Explore Chicago's boulevards by bike - Metropolitan Planning Council

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Explore Chicago's boulevards by bike

This post was written by Alex Gilbert, communications intern.

Active Transportation Alliance’s Boulevard Lakefront Tour returns Aug. 29, 2010. This is a great opportunity to explore some of Chicago’s beautiful boulevards, with three new routes added this year to show you even more of Chicago. Registration includes an event T-shirt, rest stop access and access to the post-ride festival, where you can enjoy live entertainment, delicious food and beer compliments of Goose Island. Best of all, friends of MPC get a discount! Save $5 with coupon code MPCSAVE5 when you register online at www.boulevardtour.org.

If you’re still not sold, consider the significance of Chicago’s Boulevards:

Preceding even Daniel Burnham’s The Plan of Chicago, John S. Wright created a plan to beautify the city. Wright imagined a system of parks connected by a network of wide avenues that would both encircle Chicago and travel up the lakefront. This vision led to the creation of the Chicago Boulevard system.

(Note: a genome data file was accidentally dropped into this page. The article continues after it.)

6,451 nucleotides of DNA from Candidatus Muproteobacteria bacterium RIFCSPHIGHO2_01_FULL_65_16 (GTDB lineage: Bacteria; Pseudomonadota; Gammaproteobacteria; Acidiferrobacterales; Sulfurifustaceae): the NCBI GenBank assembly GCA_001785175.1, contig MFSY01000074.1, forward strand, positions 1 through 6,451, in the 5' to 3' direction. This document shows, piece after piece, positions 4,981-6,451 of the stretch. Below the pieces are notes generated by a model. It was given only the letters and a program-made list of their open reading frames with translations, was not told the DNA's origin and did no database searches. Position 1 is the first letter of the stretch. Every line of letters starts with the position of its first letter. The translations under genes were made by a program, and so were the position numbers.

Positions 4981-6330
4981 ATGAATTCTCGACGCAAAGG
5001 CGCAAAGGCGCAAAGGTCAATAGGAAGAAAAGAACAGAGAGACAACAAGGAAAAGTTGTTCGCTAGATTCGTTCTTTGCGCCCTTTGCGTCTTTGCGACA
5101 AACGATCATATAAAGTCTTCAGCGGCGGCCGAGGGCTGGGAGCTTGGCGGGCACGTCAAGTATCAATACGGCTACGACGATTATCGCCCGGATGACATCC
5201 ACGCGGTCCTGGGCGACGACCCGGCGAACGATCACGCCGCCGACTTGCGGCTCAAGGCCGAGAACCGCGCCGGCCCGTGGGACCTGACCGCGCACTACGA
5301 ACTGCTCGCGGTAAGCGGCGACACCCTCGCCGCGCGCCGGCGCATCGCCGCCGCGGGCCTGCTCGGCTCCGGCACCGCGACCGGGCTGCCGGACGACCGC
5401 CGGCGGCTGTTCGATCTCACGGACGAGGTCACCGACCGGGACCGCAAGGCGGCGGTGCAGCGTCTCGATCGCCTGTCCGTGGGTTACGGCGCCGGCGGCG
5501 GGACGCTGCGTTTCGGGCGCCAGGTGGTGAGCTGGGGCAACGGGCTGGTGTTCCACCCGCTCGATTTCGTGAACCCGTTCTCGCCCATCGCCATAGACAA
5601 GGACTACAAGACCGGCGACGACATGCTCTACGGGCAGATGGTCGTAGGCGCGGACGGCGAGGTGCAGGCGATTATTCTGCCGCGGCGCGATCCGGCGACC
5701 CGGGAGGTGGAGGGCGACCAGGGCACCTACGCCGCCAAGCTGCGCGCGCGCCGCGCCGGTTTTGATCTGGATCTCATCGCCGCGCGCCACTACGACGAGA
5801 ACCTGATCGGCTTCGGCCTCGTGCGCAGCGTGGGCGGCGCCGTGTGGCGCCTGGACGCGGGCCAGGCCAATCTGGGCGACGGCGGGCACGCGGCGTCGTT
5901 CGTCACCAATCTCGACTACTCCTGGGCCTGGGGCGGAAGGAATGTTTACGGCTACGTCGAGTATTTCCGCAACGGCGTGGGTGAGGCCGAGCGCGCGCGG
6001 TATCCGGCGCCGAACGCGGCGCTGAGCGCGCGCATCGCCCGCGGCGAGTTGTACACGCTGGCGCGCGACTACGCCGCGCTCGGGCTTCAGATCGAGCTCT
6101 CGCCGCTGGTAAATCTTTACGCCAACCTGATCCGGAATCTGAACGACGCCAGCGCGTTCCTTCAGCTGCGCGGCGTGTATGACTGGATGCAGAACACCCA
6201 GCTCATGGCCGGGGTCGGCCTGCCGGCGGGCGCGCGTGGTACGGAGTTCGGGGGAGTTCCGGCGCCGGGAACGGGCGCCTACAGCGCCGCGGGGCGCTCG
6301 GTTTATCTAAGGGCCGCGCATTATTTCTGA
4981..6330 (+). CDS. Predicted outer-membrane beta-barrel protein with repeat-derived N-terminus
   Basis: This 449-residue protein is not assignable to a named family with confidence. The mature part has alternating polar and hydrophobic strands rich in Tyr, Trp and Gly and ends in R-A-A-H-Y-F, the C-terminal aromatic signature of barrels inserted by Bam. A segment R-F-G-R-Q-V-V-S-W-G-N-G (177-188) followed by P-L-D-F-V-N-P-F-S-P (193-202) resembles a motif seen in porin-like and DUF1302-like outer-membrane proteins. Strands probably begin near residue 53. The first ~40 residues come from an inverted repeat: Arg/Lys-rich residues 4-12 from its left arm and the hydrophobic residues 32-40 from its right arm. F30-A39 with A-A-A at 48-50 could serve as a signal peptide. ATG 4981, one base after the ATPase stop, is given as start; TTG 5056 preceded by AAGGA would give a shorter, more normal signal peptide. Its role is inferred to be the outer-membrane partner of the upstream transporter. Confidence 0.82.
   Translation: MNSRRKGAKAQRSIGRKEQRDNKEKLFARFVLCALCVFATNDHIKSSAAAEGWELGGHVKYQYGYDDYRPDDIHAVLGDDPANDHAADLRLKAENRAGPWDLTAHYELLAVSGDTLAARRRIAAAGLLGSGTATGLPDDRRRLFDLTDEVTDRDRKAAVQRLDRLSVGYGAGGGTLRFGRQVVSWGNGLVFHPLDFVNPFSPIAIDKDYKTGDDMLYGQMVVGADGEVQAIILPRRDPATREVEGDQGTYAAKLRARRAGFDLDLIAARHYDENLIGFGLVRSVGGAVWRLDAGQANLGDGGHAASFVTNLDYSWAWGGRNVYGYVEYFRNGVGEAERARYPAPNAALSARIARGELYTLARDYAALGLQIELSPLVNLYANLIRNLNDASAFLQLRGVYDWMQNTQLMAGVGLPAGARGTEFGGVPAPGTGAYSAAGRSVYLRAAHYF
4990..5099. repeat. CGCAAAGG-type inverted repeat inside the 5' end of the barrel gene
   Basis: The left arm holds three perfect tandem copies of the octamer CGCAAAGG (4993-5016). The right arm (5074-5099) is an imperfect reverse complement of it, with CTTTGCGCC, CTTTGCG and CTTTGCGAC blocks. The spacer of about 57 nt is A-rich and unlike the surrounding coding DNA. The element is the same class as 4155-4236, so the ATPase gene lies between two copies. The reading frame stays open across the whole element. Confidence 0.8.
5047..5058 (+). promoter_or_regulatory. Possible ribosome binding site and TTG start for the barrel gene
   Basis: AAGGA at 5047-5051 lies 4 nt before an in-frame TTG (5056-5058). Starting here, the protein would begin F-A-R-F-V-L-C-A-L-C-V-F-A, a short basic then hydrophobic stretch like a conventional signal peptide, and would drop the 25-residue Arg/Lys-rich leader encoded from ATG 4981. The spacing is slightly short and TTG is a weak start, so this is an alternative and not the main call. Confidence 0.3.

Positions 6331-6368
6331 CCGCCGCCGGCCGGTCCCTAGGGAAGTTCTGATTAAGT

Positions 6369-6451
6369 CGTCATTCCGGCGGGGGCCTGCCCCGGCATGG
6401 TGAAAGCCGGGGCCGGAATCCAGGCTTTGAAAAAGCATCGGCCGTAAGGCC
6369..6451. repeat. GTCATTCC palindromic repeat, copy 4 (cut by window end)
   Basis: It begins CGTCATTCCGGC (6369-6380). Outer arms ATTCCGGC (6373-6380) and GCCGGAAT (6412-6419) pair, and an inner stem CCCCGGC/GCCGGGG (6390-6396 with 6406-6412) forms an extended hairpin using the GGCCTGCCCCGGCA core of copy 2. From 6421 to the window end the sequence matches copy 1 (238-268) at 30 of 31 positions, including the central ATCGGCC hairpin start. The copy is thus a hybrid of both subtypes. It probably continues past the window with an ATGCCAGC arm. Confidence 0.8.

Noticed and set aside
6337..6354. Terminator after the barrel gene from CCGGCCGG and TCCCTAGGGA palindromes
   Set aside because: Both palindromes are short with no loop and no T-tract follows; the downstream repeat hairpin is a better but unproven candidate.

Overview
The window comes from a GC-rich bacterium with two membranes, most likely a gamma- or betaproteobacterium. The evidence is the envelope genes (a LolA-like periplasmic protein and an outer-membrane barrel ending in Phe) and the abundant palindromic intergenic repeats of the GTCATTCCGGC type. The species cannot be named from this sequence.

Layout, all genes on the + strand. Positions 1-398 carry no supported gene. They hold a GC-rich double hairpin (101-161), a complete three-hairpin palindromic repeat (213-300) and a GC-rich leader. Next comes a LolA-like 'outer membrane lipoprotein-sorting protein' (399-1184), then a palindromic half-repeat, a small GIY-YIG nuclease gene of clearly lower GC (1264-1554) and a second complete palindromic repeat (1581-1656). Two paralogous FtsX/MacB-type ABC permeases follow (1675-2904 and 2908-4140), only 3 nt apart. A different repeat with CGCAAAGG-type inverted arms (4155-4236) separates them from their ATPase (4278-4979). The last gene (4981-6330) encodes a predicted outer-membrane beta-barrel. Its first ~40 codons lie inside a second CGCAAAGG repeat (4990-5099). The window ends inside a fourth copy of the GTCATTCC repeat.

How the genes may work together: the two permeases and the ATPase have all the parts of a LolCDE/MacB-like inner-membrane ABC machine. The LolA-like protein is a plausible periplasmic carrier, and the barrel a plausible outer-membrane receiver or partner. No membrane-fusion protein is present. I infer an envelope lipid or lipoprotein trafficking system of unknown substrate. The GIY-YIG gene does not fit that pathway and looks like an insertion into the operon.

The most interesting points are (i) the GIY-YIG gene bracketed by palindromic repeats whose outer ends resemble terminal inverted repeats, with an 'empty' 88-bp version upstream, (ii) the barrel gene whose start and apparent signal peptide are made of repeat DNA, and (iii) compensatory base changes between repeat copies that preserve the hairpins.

In 1869, the State of Illinois created three park districts: South, West and North. The state established the boundaries of the parks and their accompanying boulevards. The park districts had the power to regulate land usage within 400 feet and impose special taxes for maintaining the system. Originally outside of the city limits, this park system was meant to promote smart development of the growing city. The World Columbian Exposition in 1893 brought even more attention to Chicago’s boulevard system; visitors christened it the “Emerald necklace” of Chicago.

After World War 2, when people began to move from the city to the suburbs, the boulevard system underwent changes: Wealthy families moved away from the boulevards, and they began to decay. The Park District then gave control over the boulevards to the City of Chicago. Since then, citizen groups and government designations have protected parts of Boulevards as city landmark districts. A good example is the Logan Square Boulevards District.

So get out there and explore Chicago’s boulevard system! Register today, and don’t forget to use that coupon code to save $5.


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